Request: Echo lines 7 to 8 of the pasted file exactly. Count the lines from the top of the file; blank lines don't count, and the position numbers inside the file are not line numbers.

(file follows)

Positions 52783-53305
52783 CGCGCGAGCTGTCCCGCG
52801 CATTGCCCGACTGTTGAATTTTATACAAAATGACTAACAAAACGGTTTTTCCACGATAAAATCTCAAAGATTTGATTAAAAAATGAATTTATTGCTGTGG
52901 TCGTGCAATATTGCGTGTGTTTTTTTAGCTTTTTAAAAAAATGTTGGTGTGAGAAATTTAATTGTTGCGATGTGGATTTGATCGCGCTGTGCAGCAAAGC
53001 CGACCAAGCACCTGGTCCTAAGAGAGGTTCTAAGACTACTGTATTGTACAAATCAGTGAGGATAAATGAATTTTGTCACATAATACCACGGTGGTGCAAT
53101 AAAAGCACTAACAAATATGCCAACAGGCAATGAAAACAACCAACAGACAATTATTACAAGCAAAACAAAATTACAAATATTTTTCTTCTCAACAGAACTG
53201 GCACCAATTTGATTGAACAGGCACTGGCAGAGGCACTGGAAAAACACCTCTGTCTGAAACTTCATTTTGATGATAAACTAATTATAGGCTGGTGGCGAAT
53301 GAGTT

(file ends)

53201 GCACCAATTTGATTGAACAGGCACTGGCAGAGGCACTGGAAAAACACCTCTGTCTGAAACTTCATTTTGATGATAAACTAATTATAGGCTGGTGGCGAAT
53301 GAGTT